Looks like Google Analytics is down (for now). I can successfully log into my Google account, but am redirected to http://www.google.com when I’ve done so.From what little I’ve seen, this is quite an impressive tool, even if you don’t serve AdSense on your site. Much of what I get from my hosting service’s stats package can be ofund here, as well as some deeper information (like bounce rates – quite high for my blog; I’ve got it turned on at http://kinrowan.net for now) can be found.

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Seth Godin pushes the RSS train…

Posted in RSS at 3:17 pm by cori

RSS is not just for nerds. Not anymore.

Seth’s Blog: RSS Three months later

Amen, brother.

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(couldn’t resist)

Posted in Linkage at 6:32 am by cori

After trying out the red button (via Maryam via Scoble) … here’s another red button.

Thanks, Gary…

Posted in Linkage, RSS at 12:19 am by cori

…for listening.

As far as the Under the Radar post is concerned (or it’s twin on this here blog); I hardly expected or hoped that Dave would pick it up, though in retrospect it’s the kind of thing he might be interested in.

By the way, um, I’m a “he”.


Scott’s looking for advice on Project 2003 (and whether to upgrade)

Posted in Linkage at 10:17 pm by cori

Hey Scott;
Don’t know much about Project 2003 – I stopped being a project manager a little before it came out.  I do know, though, that it’s not part of the standard office offerings.

You might take a look at the Project page, but my personal take is that Project is mostly overkill for what most projects require.

OPML Validator case-unfriendliness

Posted in OPML at 6:53 am by cori

Dave, I have a question: The spec says nothing about OPML being case-unfriendly, and the OPML Editor doesn’t treat attributes as case-sensitive 1, but the validator fails a file when the attributes “xmlurl” and “htmlurl” are used, but not the same file when “xmlUrl” and “htmlUrl” are used. Is this an oversight?

1 I say this because I have a right-click menu item that looks like this:

if dialog.ask (“What attribute do you want to modify?”, @myatt)
op.attributes.getOne (myatt, @myval)
if dialog.ask (“Enter the ” + myatt + ” for this headline:”, @myval)
op.attributes.setOne (myatt, myval)

When I use it to check “xmlurl” and “xmlUrl” they both return the same value, which indicates to me that it’s treating both strings as equivalent.


Under the radar stays there

Posted in Linkage, OPML at 11:52 pm by cori

I was pretty interested when I saw Robert Scoble’s post about the companies presenting at this year’s Under The Radar. I though even if the companies themselves were of little interest to me at least listening in on their experiences at Under the Radar and the results they saw after UtR would make interesting reading. I decided it would be worth my time to slap together an OPML file – a reading list of the Under the Radar companies for 2005. Little did I know…well, see for yourselves.

Companies presenting at Under the Radar:

Now, I know I’ve been drinking the kool-aid, and I really didn’t expect all of these companies to have blogs, but I thought more than 1 in 10 of participants in “a one-day showcase of early-stage innovation” would be able to see the value of providing their news, white papers, and other timely information in RSS. Most of these companies were under my radar before Scoble’s post, and I expect most of them will remain there.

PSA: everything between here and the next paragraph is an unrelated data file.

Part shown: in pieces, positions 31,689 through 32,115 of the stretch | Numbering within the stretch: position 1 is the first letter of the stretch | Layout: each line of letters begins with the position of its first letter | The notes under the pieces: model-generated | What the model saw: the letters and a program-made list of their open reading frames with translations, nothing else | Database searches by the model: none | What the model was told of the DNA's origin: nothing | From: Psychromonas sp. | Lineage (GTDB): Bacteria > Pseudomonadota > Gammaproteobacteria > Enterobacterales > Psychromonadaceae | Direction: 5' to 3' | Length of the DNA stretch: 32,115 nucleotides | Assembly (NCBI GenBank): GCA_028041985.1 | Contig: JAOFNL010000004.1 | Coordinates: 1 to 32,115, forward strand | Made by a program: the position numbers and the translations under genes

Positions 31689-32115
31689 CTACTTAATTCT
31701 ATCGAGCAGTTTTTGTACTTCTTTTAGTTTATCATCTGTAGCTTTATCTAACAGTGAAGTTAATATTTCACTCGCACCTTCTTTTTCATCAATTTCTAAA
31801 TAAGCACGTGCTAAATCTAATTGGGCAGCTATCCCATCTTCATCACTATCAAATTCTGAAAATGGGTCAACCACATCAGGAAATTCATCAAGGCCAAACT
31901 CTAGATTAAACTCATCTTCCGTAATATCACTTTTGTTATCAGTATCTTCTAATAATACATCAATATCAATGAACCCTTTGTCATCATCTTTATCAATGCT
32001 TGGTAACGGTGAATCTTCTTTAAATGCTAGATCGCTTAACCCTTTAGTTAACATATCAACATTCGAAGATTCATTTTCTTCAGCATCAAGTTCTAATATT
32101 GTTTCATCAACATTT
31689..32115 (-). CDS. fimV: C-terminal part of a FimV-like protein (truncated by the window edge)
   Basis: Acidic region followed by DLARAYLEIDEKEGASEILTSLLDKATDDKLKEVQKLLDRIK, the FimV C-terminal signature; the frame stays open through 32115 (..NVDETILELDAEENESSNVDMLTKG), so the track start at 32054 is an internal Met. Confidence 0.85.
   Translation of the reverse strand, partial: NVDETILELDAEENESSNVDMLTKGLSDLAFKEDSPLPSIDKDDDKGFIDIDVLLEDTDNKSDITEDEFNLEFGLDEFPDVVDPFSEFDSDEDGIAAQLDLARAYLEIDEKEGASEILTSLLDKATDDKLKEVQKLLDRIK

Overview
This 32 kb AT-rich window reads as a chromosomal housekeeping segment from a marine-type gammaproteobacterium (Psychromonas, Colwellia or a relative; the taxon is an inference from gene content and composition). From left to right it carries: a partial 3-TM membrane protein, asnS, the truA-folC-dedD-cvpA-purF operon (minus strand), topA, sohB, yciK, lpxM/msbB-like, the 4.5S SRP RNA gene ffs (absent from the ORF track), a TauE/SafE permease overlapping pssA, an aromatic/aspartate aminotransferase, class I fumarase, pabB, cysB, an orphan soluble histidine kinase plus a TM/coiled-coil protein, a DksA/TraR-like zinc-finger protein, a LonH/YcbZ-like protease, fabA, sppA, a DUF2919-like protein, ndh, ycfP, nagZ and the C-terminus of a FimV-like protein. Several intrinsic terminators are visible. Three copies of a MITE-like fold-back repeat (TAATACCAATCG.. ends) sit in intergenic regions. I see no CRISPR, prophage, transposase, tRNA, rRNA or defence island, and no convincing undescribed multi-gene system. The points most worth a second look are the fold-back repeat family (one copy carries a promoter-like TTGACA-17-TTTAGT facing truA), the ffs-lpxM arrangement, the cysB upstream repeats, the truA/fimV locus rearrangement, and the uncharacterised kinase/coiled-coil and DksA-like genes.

For what it’s worth, and OPML file of the 4 companies that do want to communicate with interested parties can be found here.

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Posted in attention at 3:50 pm by

After reading Steve Gillmor’s Don’t Mention It, I had to google “AttentionTech” and see what it was. I was unsurprised to find something at the other end of that reference, but was deeply surprised to find what I did find; a fairly sloppy web page claiming to be

“a Web service that is intended to serve as an online complement to the AttentionTech podcast”

and indicating that

“As a service to readers, the site is designed to quickly highlight the most compelling authoritative blogs and podcasts on the Web in an age where people are being inundated by posts and feeds from across the technology spectrum.”

Not only that, but as a “Web service”, shouldn’t it at least have a feed?

I’m sure Steve and Mike Vizard are just starting to work all of this out, and with a little more time it’ll be a lot more polished, but still…

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AttentionRecorder extension available for Flock

Posted in attention, web2.0 at 10:30 am by cori

 UPDATE: My analysis that the Flock extension was recording the Flock clickstream seems to be incorrect.  In fact it seem not to be recording the clickstream at all – I had conflated results from the two browsers.

The newest version of the AttentionTrust Extension (actually, it might be the first version as well) is ready to use in Flock out of the box. I’ve installed the extension from the AttentionTrust website in both Firefox and Flock without difficulty, and synched up with the new Root Vault service from both browsers; both click-streams seem to be recording fine.

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Posted in Linkage at 6:18 pm by


Not really new, I don’t think, but worth a look, is Tagalag!, a people-tagging service.

Lots of tools and APIs to go along with it – pretty cool stuff!  See me there.

Via TechCrunch:People Tagging with Tagalag